Young soloists to perform at Symphony’s ‘Family Concert’
SALISBURY — This year’s Salisbury Symphony Family Concert will feature a number of young performers as stars of the show.
The concert will be at 4 p.m Feb. 18 in Varick Auditorium at Livingstone College.
In addition to nearly 150 local fifth-grade honors chorus students, a 14-year-old violinist and a 16-year-old cellist will also get a chance to shine.
“It’s a real celebration of young musicians,” said James Harvey, executive director of the symphony.
Caroline Smoak, 14, a violinist from Charlotte, will perform in the first movement of Barber’s “Violin Concerto.”
Cellist Kevin Agner, 16, will be featured in Elgar’s “Cello Concerto.”
The Rowan County Fifth-Grade Honors Chorus will perform in “Gloria Tibi” from Leonard Bernstein’s “Mass,” and “Somewhere” from Bernstein’s “West Side Story.”
Livingstone alumnus and baritone Dairon McGraw will join the Honors Chorus in “Gloria Tibi” and will also perform a solo in Bernstein’s “Simple Song.”
Caroline Smoak began studying violin at age 5. In the summer of 2016, Caroline was one of the youngest students at the Heifetz International Music Institute, and she studied with Itzhak Perlman at this past summer’s Perlman Music Program in New York.
In 2016, she won the junior division of the Peter Perret Youth Talent Search. In 2017, she won the Charlotte Symphony Young Artist Competition Junior Division, the state round for the MTNA Junior Division competition and the senior division of the Peter Perret Youth Talent Search.
Kevin Agner, a Salisbury native and an 11th-grader at Gray Stone Day School, is a member of the Greensboro Symphony Youth Orchestra and Charlotte Symphony Youth Orchestra. He will participate in the 2017 North Carolina All State Honors Orchestra.
Kevin played solo with the Salisbury Symphony at the 2016 Pops at the Post concert and has been a member of the Salisbury Symphony orchestra for two seasons of “The Nutcracker.”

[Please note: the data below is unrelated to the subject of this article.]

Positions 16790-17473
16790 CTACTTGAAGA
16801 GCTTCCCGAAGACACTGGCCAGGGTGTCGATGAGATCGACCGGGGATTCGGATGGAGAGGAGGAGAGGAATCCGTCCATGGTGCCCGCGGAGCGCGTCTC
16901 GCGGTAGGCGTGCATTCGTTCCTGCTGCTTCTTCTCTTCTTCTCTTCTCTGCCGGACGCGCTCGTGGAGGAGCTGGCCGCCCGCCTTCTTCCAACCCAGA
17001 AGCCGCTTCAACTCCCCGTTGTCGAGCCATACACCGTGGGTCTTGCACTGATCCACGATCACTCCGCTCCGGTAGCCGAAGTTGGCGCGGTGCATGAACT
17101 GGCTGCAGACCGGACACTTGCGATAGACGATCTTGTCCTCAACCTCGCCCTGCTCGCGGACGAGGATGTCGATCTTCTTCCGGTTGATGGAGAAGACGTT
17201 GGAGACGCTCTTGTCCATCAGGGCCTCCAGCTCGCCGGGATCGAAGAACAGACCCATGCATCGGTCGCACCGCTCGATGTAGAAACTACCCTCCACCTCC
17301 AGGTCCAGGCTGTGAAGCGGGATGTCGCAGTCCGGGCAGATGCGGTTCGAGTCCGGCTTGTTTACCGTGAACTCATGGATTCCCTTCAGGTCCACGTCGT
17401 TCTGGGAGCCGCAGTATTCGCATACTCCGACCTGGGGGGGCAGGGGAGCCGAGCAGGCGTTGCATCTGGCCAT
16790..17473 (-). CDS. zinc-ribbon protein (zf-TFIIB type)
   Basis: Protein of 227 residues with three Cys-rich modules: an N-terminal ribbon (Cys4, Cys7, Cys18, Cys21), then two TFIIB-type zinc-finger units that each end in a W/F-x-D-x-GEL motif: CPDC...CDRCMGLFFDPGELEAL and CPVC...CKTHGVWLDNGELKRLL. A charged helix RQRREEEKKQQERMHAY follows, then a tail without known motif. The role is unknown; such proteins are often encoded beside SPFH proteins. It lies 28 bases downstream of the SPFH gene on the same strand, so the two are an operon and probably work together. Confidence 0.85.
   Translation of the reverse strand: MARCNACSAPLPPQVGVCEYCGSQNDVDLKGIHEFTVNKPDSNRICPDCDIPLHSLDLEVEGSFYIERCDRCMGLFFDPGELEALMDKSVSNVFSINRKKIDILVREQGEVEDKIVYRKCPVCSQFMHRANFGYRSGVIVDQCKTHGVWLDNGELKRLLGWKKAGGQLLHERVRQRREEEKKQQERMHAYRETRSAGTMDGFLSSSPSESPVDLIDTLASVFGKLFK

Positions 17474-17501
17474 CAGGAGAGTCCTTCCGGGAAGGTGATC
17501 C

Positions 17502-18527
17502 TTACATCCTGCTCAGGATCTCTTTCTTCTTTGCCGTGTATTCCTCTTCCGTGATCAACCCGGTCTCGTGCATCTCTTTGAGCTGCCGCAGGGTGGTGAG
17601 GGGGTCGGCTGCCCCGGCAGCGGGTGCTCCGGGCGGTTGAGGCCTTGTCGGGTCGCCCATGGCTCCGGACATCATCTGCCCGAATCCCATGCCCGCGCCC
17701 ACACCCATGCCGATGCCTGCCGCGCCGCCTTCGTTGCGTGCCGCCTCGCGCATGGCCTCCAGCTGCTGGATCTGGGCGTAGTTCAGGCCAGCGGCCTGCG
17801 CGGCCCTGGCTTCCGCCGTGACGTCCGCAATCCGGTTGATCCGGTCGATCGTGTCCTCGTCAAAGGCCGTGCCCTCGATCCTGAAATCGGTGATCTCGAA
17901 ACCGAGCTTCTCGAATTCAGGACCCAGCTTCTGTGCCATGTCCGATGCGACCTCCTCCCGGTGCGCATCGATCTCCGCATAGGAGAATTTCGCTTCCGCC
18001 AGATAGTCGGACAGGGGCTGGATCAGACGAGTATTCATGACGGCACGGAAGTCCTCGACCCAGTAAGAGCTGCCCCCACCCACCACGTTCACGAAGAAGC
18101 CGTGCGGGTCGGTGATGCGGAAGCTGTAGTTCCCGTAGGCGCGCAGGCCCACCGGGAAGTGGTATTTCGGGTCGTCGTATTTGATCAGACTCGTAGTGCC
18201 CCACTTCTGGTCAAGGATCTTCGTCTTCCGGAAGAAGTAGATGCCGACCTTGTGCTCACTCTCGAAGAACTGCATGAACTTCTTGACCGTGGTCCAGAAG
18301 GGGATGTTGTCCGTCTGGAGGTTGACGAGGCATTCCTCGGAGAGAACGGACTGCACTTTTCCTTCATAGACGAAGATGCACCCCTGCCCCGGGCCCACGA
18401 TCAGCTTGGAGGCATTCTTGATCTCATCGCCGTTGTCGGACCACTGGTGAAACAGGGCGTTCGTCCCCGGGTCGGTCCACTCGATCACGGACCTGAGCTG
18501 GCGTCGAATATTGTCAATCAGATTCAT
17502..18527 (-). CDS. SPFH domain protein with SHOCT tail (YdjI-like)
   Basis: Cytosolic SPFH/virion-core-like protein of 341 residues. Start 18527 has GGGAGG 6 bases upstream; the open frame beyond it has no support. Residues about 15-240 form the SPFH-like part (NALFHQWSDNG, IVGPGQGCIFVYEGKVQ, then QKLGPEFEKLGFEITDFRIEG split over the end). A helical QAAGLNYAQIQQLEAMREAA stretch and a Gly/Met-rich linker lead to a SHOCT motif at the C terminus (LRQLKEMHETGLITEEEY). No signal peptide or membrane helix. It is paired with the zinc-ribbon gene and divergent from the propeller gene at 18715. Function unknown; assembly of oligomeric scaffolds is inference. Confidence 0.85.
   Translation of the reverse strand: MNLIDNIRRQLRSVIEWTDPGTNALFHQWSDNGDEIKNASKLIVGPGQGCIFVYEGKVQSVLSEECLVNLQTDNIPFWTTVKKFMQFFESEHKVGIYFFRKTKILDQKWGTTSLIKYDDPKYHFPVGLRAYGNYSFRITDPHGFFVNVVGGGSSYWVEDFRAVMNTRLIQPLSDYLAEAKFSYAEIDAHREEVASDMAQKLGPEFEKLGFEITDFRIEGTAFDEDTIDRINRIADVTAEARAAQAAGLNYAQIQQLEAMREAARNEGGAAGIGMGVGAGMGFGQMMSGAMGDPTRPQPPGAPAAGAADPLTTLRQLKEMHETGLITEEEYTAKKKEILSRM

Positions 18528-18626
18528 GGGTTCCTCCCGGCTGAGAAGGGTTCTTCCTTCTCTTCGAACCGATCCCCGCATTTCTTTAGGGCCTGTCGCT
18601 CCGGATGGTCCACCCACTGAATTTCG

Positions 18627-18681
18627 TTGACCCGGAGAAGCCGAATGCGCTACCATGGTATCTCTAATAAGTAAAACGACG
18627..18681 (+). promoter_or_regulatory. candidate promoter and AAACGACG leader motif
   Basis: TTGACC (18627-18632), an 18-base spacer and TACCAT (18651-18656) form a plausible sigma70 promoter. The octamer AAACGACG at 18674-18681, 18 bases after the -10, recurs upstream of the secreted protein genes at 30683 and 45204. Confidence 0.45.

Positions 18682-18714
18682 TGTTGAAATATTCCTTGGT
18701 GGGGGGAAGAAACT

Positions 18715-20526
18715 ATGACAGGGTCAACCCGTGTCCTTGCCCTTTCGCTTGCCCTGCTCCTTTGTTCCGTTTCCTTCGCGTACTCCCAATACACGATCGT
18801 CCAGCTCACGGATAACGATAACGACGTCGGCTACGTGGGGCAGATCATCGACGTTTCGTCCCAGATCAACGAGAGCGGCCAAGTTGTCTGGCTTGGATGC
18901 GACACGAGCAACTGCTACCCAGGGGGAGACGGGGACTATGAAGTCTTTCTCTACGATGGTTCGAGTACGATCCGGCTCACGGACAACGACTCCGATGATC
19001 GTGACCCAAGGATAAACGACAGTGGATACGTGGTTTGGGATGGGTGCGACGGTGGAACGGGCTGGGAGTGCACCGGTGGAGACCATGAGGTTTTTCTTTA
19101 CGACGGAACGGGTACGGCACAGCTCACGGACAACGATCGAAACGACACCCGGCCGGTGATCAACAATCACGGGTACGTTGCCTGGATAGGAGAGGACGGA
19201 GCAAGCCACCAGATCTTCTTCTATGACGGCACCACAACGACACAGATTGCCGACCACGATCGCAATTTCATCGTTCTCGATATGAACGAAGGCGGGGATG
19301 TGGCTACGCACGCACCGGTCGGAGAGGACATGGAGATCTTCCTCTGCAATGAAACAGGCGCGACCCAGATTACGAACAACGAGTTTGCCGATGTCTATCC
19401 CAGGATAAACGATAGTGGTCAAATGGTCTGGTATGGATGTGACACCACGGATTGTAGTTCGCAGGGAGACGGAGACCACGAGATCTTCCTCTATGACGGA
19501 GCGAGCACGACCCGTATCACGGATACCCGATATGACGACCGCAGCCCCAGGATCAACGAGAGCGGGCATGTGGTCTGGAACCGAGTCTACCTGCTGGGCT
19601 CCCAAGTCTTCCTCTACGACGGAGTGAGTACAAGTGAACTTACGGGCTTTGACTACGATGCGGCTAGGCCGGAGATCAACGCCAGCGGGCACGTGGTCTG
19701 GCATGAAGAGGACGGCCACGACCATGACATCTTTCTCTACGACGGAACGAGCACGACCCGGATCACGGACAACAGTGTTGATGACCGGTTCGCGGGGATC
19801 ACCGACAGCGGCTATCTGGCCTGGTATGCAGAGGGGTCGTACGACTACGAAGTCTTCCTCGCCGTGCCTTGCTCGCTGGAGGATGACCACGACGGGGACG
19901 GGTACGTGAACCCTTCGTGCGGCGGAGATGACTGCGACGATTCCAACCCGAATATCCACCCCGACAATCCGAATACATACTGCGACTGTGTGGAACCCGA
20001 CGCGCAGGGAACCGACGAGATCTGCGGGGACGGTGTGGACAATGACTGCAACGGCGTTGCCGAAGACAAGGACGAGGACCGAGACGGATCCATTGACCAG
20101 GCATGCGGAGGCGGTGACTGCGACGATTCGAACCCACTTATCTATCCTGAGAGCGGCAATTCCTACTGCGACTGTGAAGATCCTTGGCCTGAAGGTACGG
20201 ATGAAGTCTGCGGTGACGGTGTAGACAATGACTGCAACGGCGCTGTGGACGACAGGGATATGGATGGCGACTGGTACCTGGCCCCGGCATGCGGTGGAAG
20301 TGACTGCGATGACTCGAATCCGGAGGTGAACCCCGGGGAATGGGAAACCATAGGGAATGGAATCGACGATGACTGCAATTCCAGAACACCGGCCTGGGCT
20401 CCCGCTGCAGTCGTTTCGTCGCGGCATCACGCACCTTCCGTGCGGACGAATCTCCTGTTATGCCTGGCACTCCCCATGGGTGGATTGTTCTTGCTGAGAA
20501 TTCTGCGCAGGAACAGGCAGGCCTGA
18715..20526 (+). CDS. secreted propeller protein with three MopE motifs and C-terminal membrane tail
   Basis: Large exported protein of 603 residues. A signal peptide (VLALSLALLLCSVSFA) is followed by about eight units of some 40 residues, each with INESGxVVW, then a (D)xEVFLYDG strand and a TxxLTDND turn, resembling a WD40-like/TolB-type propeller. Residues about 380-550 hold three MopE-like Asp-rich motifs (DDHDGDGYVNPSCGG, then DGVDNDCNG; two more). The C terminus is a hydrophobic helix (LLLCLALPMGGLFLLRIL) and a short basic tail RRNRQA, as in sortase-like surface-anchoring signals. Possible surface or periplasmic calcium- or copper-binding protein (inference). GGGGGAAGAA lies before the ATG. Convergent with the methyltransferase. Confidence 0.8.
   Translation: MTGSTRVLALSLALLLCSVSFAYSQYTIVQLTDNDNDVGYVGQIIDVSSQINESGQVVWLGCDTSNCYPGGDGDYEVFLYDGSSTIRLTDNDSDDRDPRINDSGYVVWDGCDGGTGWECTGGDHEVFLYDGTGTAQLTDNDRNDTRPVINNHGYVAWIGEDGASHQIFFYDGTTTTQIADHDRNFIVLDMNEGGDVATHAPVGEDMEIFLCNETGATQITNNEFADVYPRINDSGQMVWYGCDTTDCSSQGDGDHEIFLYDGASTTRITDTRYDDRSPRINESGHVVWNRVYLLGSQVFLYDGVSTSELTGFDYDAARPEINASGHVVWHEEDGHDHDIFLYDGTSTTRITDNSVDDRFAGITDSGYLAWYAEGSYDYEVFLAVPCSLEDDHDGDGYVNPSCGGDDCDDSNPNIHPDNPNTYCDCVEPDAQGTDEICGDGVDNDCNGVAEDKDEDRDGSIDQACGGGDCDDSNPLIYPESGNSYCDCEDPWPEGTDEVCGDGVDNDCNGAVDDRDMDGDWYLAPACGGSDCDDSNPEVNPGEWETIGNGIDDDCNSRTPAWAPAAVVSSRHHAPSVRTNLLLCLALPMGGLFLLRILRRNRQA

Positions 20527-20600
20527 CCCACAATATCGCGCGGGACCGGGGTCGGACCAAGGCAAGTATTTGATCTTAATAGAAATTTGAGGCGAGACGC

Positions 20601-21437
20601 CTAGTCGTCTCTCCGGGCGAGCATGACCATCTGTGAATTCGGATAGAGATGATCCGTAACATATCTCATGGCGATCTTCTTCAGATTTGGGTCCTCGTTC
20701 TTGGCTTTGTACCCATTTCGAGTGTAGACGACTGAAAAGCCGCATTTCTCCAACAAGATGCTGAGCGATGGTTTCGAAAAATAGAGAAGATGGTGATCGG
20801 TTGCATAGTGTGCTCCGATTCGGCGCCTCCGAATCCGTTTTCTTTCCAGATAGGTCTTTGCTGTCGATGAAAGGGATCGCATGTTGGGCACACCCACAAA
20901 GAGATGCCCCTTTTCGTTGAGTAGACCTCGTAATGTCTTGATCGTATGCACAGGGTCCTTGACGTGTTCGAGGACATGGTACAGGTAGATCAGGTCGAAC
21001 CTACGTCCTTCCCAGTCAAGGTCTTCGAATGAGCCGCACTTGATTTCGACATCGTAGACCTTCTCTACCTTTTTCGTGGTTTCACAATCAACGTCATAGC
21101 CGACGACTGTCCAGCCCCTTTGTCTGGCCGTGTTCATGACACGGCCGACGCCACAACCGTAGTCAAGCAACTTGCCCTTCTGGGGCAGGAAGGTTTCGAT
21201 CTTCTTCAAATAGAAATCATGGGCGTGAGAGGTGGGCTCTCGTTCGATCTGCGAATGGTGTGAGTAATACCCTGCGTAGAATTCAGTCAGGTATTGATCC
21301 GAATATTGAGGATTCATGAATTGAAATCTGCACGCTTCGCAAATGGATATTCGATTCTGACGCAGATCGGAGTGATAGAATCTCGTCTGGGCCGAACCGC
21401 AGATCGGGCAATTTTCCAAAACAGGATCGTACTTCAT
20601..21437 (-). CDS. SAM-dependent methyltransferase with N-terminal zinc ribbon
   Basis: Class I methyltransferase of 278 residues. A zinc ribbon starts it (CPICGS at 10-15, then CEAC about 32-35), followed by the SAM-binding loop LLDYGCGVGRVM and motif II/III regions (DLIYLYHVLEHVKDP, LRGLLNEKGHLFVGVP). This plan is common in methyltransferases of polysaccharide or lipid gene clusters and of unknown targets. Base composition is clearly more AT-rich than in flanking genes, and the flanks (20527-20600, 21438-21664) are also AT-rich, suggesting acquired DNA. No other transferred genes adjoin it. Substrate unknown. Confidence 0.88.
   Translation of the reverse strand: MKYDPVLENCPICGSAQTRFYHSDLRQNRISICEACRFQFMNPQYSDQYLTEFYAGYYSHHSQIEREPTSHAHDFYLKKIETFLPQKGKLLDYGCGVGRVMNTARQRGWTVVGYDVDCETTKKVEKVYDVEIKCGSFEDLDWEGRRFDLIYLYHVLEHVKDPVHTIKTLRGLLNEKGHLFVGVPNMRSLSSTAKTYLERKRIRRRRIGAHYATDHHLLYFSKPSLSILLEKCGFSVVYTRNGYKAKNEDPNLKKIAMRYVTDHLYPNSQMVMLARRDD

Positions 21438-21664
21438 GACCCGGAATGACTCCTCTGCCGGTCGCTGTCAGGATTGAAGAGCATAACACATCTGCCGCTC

For these young people, the concert is more than just an opportunity to share their talent.
“It’s really an opportunity to develop their talent and to make them professionals,” Harvey said.
Performance music can he a hard industry to get into.
“Until you can develop your art and have professional experiences, you’re really kind of treading water,” he said.
And it’s a positive for the symphony, as well, Harvey said.
“I think an orchestra that’s our size has the obligation to nurture and to provide opportunities,” he said.
Symphony members have worked closely with young musicians, including Kevin Agner. Harvey said he thinks the symphony as a whole is pleased to be able to perform with younger players.
But it’s still a step forward.
“This is the first time I’m aware of that we’ve had such young soloists,” he said.
Bernstein’s “Overture to Candide,” “Turkey Trot,” and further selections from “West Side Story” round out the bill.
Dairon McGraw will return to Salisbury, having graduated at Livingstone College in 2015 and earning a bachelor’s degree in music. He has since gone on to perform the principal role of Archangel Gabriel in “Gloria” at Busch Gardens’ Christmas Town in Williamsburg, Virginia.
The Rowan County Fifth-Grade Honors Chorus has about 120 members from 20 schools across Rowan County. Music teachers select students to represent their schools in the ensemble.
“If you haven’t experienced orchestral music, this is the chance,” Harvey said.
The Salisbury Symphony Orchestra is under the direction of Music Director David Hagy. The concert is sponsored by Bill and Nancy Stanback.
Tickets range from $2 to $20. Visit www.salisburysymphony.org or call 704-216-1513.
Contact reporter Rebecca Rider at 704-797-4264.